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05/06/15 6:13am
05/06/2015 6:13 AM |
photo courtesy of Cohen Media Group

In the Name of My Daughter
Directed by André Téchiné
Opens May 15

In his last several films, arthouse mainstay André Téchiné has explored the deceptions that unravel tight-knit families and communities; Lifetime Original Movie-titled In the Name of My Daughter continues the trend in depicting the filial betrayal of a young divorcee at the behest of her manipulative seducer. Adèle Haenel plays impulsive Agnès Le Roux, a casino heiress whose financially inept mother Renée (Catherine Deneuve) is withholding her father’s inheritance. Seeking revenge against Renée for refusing to make him casino manager, playboy attorney Maurice Agnelet (Guillaume Canet) sleeps with Agnès and then encourages her to use her shareholder’s vote to oust the matriarch from the casino board. A gangster takes over the business only to dissolve it as part of a real estate scheme; meanwhile, Agnès rejects any reconciliation with Renée and subsequently becomes obsessed with the emotionally distant Maurice. When Agnès goes missing after a suicide attempt a ruined Renée suspects Maurice of financially motivated murder.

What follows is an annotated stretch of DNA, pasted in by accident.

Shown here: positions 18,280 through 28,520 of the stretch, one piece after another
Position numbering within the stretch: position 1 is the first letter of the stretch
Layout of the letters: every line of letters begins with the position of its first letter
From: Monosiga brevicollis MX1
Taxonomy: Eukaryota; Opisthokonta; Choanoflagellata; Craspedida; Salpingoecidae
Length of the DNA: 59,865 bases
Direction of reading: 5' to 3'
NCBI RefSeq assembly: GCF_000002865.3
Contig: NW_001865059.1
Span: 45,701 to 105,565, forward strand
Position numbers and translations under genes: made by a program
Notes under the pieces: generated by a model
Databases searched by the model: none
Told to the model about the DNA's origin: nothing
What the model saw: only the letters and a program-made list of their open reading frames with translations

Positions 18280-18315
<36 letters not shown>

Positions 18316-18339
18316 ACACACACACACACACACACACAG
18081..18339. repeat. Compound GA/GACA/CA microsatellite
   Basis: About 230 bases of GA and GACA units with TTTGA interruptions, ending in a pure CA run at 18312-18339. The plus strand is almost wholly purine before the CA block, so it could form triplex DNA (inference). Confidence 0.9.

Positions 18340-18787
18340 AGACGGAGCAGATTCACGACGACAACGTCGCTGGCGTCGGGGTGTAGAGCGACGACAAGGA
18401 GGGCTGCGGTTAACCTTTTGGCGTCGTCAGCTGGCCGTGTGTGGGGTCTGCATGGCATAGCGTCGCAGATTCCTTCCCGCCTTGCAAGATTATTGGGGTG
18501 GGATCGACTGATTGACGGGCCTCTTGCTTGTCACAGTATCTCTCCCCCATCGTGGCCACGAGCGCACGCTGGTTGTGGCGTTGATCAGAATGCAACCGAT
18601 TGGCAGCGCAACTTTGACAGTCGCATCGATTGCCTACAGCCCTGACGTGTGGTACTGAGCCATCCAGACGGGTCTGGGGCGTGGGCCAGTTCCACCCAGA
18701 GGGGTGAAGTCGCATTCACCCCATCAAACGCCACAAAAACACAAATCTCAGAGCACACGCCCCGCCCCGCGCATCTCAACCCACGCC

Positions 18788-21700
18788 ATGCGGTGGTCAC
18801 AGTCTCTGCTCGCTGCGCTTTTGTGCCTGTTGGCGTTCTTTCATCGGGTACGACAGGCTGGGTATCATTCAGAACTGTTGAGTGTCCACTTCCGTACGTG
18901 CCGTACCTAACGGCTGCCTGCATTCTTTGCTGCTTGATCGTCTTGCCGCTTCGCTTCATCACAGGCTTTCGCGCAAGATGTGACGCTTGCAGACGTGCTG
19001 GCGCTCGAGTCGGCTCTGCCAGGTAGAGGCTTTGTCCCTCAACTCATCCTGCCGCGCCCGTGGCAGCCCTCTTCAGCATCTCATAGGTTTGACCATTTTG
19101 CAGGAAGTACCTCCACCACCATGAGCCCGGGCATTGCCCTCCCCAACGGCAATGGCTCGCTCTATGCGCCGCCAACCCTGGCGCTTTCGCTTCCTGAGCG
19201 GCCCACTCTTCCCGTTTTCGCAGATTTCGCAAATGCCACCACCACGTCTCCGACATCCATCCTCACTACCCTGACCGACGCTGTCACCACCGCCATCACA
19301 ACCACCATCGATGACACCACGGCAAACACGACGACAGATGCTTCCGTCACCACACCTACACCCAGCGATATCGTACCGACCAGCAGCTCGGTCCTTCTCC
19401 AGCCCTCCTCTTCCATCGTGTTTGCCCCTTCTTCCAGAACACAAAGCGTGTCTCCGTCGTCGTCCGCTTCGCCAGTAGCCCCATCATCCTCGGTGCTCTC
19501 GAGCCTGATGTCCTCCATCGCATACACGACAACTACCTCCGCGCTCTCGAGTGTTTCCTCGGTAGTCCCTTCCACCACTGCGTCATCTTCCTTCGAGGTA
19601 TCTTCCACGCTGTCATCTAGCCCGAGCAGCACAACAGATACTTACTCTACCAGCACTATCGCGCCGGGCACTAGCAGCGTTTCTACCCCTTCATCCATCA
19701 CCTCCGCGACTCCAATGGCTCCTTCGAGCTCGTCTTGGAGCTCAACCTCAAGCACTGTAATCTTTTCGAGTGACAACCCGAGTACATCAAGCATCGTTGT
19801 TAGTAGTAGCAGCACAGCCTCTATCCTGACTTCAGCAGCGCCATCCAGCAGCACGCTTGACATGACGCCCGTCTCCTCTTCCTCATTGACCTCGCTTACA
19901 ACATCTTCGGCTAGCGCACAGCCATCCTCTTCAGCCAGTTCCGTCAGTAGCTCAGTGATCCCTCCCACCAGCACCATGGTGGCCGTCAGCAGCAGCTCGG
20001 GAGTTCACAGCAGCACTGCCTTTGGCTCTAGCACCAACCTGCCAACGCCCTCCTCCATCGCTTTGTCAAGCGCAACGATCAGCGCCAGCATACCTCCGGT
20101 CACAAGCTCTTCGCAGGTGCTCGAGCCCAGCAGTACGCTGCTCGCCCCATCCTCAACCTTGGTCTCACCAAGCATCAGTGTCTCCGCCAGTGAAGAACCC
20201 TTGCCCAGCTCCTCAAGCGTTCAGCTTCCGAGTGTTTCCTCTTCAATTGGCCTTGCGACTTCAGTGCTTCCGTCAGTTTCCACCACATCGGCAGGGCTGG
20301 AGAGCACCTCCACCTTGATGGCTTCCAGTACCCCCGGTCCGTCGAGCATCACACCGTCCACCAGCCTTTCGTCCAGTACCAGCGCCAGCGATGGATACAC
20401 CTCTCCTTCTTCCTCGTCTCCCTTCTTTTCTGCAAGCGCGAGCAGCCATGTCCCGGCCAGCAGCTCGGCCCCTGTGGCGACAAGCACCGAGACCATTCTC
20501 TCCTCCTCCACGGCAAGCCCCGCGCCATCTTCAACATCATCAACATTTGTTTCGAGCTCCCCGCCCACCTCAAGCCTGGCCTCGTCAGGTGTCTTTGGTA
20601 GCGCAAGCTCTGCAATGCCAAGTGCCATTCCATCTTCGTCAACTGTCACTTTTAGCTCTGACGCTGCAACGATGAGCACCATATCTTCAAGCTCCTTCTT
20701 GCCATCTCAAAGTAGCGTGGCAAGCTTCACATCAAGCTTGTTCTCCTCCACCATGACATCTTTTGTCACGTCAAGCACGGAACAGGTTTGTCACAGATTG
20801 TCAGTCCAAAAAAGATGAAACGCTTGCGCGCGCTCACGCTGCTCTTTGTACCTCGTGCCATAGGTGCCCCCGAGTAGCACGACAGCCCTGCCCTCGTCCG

Téchiné is an unpretentious dramatist who employs unobstrusive camerawork and editing—only an alternatingly lush and desaturated color scheme stands out here—so that his actors may tell the tale. As regal as ever, Deneuve moves from stubborn to wounded to broken with poignant grace, and Haenel—so terrific in Water Lilies as a mere teenager—effortlessly conveys the desperation within Agnès’s ostensible longing for independence and love. Canet, however, steals the show with his crafty interpretation of a highly mysterious character. In the Name of My Daughter is based on true and unresolved events occurring on the French Riviera in the mid-70s, and Canet portrays Agnelet as an ambiguous shyster who sells his exploitation and abandonment of Le Roux the younger as a charming case of caveat emptor.

The film gradually unveils Agnelet’s sociopathy even while refusing to outright accuse him, though the last act feels rushed and forced: representing only one of the three trials brought against an exiled Agnelet starting in 2006, Téchiné attempts to dig deeper into the lawyer’s villainy and Renée’s suffering but ultimately must resort to summarizing the convoluted vagaries of the law in a series of
on-screen texts.